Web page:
The Pilot Shortage Part II: How to Boost Employee Retention

The Pilot Shortage Part II: How to Boost Employee Retention

Last week we talked about the pilot shortage, examining the history and some of the suggested causes, particularly getting into why pilots are leaving business aviation for commercial, based on a study done by the NBAA’s Business Aviation Management Committee.

In the same article, the top 4 cited reasons for pilots leaving business aviation for commercial airlines were the following:

  1. Predictability of Schedule

  2. Compensation

  3. Retirement Benefits

  4. Job Stability

We’ll take a look at some of the suggested solutions to these issues, and then explore our take on how these issues can and should be resolved by improving employee retention, with a focus on our specialty, optimization.

Typical Solutions for Employee Retention

There are various suggestions that usually come up when talking about employee retention in general, and we mentioned some of them in our article examining just how costly employee turnover can be (spoiler: it’s high).

In that same article, we mentioned the principles Jack Altman suggests for reducing employee turnover, which are “growth, impact, and care”, revolving around having conversations with employees about goals, increasing responsibility, and giving them the opportunities to learn new skills.  Having a clear mission and purpose behind the company will make this easier as well.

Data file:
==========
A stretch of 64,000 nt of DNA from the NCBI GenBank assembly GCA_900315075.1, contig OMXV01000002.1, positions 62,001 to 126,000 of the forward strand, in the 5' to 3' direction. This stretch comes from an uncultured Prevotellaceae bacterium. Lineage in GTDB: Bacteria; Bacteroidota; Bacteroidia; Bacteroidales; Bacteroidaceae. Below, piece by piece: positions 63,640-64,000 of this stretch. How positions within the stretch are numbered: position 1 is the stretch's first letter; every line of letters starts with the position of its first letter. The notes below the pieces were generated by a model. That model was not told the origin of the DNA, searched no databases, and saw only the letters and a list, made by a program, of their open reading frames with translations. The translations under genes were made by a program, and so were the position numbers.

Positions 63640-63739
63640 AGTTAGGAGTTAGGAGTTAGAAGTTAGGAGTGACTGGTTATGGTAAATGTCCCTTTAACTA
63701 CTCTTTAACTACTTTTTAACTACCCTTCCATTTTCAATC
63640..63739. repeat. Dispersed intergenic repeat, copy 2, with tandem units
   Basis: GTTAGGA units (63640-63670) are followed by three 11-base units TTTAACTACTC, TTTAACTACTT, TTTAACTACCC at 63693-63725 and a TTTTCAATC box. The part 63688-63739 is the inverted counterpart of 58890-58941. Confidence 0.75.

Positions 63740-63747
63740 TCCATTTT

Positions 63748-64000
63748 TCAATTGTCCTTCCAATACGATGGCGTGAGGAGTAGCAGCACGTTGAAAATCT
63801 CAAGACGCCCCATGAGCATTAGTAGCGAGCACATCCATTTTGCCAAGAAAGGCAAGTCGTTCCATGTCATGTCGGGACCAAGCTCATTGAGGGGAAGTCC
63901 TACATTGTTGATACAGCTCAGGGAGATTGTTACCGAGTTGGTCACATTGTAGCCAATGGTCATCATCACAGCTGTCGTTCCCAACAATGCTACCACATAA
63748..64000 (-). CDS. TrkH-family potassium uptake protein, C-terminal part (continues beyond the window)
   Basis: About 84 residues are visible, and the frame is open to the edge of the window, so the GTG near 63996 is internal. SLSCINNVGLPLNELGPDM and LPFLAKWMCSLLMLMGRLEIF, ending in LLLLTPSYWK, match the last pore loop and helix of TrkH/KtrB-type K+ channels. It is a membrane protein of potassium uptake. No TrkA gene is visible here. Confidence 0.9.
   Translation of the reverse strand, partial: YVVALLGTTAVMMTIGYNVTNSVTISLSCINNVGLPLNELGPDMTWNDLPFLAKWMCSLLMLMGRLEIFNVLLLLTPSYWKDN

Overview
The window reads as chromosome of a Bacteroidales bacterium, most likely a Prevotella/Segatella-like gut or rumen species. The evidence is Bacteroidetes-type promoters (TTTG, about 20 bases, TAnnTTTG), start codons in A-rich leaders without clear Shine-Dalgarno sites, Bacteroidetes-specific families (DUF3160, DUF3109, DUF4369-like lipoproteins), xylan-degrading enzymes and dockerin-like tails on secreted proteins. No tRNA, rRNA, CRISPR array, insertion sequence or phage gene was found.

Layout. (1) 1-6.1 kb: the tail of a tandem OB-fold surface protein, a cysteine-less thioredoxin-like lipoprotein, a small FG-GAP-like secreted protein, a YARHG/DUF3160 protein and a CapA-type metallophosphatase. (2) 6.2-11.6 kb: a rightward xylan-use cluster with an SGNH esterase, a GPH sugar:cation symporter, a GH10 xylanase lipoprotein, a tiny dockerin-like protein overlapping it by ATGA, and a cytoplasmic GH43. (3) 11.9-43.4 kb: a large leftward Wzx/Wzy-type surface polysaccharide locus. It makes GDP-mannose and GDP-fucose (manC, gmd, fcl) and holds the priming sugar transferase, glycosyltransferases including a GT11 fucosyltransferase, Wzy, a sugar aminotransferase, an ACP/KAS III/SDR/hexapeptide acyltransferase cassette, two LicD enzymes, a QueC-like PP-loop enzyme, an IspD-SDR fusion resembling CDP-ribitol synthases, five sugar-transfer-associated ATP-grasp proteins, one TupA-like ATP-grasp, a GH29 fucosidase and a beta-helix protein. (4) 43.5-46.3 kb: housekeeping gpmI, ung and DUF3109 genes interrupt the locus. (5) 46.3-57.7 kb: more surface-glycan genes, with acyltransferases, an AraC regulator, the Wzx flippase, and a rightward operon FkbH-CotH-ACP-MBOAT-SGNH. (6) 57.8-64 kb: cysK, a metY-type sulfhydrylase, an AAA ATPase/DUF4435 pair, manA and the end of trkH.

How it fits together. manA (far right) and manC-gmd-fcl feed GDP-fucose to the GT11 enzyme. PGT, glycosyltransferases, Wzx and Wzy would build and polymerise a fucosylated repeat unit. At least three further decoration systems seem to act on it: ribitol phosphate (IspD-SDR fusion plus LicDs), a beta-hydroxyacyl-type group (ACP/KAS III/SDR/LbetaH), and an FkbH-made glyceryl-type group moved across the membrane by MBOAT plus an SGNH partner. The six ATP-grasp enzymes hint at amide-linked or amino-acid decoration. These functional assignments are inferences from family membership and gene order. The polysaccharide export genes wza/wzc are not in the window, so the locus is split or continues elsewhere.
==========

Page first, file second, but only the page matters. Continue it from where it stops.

Employee Retention in Aviation

Similar principles are suggested when general aviation, and business aviation, are examined.  The NBAA’s suggested tips from a recent article are:

  • ask what your employees want (ie. engage them in their development),

  • establish flight and duty guidelines for your company,

  • maintain scheduling and dispatch flexibility so loads are shared,

  • build a network of contract staff,

  • offer longevity rewards, and

  • provide loss-of-license coverage.

Sheryl Barden blogged about retaining top talent and suggested that lack of growth opportunities played a large role, though secondary to compensation.

More interestingly, however, she mentions that she found company culture was the highest factor in employee loyalty, and one-on-one meetings were the best solution to engaging talent. Regular team events and meetings were important for employee retention too.

In a follow-up post, she suggested that getting employees to participate in industry committees, trade organizations, and continuing education is also important.  Essentially: encourage your employees to engage in the company and the industry.

So clearly, much of keeping employees is about getting them engaged with the company, having clear, open conversations about how they want to contribute and grow long term, and then working to give them those opportunities.

But what about the other reasons listed for leaving for commercial aviation?  Namely, predictability of schedule, compensation and retirement benefits - how can business aviation operators provide these?

Optimization & Predictability for Employee Retention

Ultimately, being able to provide compensation and retirement benefits come down to one thing: the company having funds for those things.  And to do that, the company must be sufficiently profitable, probably more than they are now. That doesn’t happen easily, but from our perspective, accomplishing that goes hand-in-hand with predictability of schedule, or if you prefer, “work-life balance”, and optimization technology.

Pilots and crew wanting predictable schedules is easy enough to understand.  They all want to see their families, and they’d like to be able to plan things in advance.  They also don’t want to get the short end of the stick too often, spending 15 nights away from home while their coworkers were away 5, for example.